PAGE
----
The popularity of college ranking surveys published by U.S. News and World Report, Money magazine, Barron's, and many others is indisputable. However, the methodologies used in these reports to measure the quality of higher education institutions have come under fire by scholars and college officials. Also contentious is some college and university officials' practice of altering or manipulating institutional data in response to unfavorable portrayals of their schools in rankings publications.
In college rankings publications, as opposed to college guides which offer descriptive information, a judgment or value is placed on an institution or academic department based upon a publisher's criteria and methodology (Stuart, 1995, p. 13). In the United States, academic rankings first appeared in the 1870s, and their audience was limited to groups such as scholars, higher education professionals, and government officials (Stuart, 1995, pp.16-17). College rankings garnered mass appeal in 1983, when U.S. News and World Report's college issue, based on a survey of college presidents, was the first to judge or rank colleges (McDonough, Antonio, Walpole, and Perez, 1998, p. 514). In today's market, the appeal of college ranking publications has increased dramatically. Time magazine estimates that prospective college students and their parents spend about $400 million per year on college-prep products, which include ranking publications (McDonough et al., 1998, p. 514).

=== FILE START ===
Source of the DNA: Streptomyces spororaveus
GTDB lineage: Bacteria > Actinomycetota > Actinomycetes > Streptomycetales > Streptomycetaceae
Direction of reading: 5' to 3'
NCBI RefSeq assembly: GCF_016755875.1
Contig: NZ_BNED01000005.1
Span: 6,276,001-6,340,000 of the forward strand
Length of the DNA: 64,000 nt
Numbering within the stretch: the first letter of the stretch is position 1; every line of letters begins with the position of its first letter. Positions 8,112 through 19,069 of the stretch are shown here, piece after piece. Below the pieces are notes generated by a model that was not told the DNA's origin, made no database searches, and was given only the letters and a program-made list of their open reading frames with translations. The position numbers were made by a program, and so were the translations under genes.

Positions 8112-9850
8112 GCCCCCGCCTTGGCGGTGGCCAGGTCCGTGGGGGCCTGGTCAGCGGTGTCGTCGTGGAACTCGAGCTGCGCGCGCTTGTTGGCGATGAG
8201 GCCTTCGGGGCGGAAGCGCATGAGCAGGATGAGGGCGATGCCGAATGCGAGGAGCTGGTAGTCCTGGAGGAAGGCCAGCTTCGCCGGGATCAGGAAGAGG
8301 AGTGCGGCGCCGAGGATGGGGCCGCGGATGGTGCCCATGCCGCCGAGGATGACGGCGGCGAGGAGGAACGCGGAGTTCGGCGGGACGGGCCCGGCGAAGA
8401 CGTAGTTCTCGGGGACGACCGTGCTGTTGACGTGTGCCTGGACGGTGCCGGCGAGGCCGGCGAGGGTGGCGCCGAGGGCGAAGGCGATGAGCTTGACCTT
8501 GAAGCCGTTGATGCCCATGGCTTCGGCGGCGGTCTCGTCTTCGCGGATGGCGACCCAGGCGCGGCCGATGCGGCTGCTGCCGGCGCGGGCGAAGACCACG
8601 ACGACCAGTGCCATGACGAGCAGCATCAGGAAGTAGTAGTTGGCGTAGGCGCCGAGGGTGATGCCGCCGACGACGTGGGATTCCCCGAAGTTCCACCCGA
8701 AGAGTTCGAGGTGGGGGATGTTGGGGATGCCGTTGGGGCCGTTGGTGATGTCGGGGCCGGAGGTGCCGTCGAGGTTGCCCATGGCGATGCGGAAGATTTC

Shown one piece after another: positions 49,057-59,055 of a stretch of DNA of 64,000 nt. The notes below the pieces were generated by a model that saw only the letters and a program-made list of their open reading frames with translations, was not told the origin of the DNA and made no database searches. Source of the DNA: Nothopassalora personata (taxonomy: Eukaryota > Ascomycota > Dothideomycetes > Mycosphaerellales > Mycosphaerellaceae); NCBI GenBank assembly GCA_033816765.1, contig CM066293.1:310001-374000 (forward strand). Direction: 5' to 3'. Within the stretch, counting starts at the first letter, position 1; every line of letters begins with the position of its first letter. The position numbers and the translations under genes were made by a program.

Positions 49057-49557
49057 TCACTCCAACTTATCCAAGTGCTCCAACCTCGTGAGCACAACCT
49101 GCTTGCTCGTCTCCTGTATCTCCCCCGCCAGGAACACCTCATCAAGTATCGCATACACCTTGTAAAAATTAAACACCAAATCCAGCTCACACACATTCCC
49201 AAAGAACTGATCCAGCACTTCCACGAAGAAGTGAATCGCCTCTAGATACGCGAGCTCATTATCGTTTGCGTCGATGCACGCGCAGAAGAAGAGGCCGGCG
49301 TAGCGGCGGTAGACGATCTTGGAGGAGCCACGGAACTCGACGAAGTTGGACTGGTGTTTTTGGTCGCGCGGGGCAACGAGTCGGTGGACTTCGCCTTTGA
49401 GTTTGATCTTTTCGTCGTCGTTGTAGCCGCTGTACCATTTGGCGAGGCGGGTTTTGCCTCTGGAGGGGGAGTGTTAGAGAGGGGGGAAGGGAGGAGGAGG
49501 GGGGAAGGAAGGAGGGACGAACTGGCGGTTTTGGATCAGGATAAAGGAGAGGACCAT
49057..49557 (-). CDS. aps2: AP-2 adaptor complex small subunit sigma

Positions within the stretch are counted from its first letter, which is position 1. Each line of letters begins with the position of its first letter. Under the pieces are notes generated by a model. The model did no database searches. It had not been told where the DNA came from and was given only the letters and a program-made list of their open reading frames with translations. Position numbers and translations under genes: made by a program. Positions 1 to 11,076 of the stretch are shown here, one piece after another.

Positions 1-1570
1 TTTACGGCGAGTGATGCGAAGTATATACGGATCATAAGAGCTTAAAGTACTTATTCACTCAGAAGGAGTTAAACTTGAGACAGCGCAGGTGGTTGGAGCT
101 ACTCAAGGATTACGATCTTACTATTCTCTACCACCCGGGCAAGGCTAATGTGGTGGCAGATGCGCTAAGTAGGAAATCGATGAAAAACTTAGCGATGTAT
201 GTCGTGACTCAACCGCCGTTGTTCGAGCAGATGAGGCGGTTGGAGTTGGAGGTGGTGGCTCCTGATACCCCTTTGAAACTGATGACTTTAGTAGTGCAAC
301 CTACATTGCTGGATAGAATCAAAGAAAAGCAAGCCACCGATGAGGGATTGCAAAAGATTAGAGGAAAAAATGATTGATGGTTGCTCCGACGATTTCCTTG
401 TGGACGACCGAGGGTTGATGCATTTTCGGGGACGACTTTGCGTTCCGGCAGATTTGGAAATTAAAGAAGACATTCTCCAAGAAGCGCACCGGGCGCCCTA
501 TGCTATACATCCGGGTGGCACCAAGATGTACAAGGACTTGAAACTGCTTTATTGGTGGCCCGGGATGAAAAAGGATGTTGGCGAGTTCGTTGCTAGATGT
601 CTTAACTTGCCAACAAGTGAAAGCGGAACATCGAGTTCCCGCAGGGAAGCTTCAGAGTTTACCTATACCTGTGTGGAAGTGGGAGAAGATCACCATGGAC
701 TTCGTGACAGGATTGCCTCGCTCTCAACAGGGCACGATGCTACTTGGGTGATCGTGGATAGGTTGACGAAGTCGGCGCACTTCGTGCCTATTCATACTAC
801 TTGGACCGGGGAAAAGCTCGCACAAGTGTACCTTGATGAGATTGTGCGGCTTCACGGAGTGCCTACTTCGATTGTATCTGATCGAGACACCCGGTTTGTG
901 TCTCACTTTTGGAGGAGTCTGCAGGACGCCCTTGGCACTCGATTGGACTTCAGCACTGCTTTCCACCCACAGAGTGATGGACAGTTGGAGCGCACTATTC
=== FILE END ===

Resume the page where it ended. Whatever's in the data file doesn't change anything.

Popularity of College Rankings
Hunter (1995) believes that the popularity of rankings publications can be attributed to several factors: growing public awareness of college admissions policies during the 1970s and 1980s; the public's loss of faith in higher education institutions due to political demonstrations on college campuses; and major changes on campus in the 1960s and 1970s such as coeducation, integration, and diversification of the student body, which forced the public to reevaluate higher education institutions (p. 8). Parents of college-bound students may also use reputational rankings that measure the quality colleges as a way to justify their sizable investment in their children's college education. (McDonough et al., 1998, p. 515-516).
Reprinted with the permission of the Education Resources Information Center.
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